Promoted from the FanPosts by Nate Wilcox.
Ryan Bader was forced out of his fight with Glover Teixeira at UFC 160 due to a medial collateral ligament (MCL) knee injury. In March, his doctor advised that he avoid any activity (read- training, exercise, running, etc) for a 6-8 week time frame. He is targeting a return to action sometime this summer.
Dan Henderson suffered a tear of the MCL in 2012, prior to his scheduled fight at UFC 151. Jonathan Gelber, MD, posted a guest article on Bloodyelbow.com in August 2012 that gives some good details about the MCL. (Read Gelber's article- it's very good.) He also notes that most athletes that injure the MCL can return to their sport activity in about 4-6 weeks, which is roughly in line with Bader's time frame.
Unlike injuries involving the anterior cruciate ligament (ACL), injuries to the MCL, including tears, are not typically treated with surgery. However, there is some controversy in the medical research literature regarding surgical repair of the most severe (grade III) injuries to the MCL. A grade III injury would include complete tear of the
tendon ligament. Given that Bader has been advised to avoid activity for 6-8 weeks, I assume that he has a significant injury, with some tearing of the MCL that should heal with rest and a brief period of knee immobilization. The immobilization shouldn't last more than about two weeks, and then Bader will begin a period of controlled movement of the knee. Early movement within a couple of weeks of the injury has positive effects on healing of the ligament, and is usually a standard treatment for MCL tears.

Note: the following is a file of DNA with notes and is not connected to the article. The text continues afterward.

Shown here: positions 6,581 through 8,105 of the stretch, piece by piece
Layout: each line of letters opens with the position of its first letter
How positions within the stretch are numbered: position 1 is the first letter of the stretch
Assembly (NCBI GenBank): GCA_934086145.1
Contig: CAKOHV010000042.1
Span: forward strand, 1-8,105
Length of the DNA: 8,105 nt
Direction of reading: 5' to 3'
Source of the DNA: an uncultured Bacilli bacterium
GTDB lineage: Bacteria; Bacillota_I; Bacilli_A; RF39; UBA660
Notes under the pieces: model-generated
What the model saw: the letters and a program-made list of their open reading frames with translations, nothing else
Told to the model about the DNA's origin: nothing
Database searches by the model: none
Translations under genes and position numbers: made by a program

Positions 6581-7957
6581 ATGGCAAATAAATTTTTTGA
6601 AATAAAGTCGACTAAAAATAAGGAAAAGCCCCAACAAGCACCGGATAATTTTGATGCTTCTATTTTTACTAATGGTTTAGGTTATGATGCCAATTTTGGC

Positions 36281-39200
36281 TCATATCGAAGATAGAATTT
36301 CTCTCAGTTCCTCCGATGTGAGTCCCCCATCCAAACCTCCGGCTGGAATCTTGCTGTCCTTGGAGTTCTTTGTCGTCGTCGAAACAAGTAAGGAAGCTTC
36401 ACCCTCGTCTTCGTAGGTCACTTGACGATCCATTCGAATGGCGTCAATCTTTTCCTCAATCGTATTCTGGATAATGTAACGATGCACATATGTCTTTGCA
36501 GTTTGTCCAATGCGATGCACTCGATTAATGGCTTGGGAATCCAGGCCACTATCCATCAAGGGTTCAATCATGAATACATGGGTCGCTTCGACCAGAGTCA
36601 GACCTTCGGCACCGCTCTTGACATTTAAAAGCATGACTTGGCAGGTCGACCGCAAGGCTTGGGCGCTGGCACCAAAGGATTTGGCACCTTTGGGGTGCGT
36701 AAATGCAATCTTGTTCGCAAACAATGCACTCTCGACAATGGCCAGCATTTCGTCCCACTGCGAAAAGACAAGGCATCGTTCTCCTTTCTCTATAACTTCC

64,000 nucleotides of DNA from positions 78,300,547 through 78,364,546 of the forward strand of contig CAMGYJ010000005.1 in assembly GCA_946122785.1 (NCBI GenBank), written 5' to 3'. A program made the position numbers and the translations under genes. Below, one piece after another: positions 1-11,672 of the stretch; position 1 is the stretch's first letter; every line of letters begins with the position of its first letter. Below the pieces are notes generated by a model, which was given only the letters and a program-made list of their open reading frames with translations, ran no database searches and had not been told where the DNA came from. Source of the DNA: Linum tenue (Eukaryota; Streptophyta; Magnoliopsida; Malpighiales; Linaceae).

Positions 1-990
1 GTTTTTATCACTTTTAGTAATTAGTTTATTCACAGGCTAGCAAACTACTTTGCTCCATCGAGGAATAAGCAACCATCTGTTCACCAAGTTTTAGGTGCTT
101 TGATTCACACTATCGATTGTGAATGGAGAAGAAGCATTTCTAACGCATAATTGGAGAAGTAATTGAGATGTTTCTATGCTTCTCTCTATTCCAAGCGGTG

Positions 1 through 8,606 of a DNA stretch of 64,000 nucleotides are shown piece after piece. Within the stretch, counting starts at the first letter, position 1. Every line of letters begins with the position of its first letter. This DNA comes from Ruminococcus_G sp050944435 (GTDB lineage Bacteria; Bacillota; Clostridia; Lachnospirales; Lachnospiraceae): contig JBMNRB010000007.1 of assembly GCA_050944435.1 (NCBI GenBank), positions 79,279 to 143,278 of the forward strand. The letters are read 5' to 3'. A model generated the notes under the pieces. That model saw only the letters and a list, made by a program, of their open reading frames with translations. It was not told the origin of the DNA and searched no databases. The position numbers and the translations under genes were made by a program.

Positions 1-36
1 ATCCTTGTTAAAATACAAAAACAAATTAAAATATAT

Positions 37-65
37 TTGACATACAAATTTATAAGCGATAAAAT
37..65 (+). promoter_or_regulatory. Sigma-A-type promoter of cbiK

Why is the MCL Important?
The MCL is located along the inside (medial) aspect of the knee joint. Because of its location, the MCL is the primary restraint against valgus stress of the knee. Valgus refers to buckling inward at the knee, shown in the picture below. (Comments about the pasty nature of the model's legs will be taken in good humor.)
More importantly for a fighter, the MCL is the primary restraint to this type of inward stress when the knee is slightly bent, approximately 20-25 degrees. Think about how much time a fighter spends in this position, with the knees slightly bent. This is a common leg position, whether executing an offensive attack or defending against an attack. For example, look at the first two pictures in this photo gallery from UFC on Fuel 9, posted on Bloodyelbow.com. It shows knees flexed while kicking and punching. A kick to the outside of a flexed knee with a loose MCL could cause serious damage, possibly including rupture of the ACL as well.
In about 6 to 8 weeks, Ryan should be back to training. However, he will first need to work on restoring quadriceps and hamstring strength that will undoubtedly be lost during his time off. As long as his pain and knee swelling are controlled, this should not be a problem for him.
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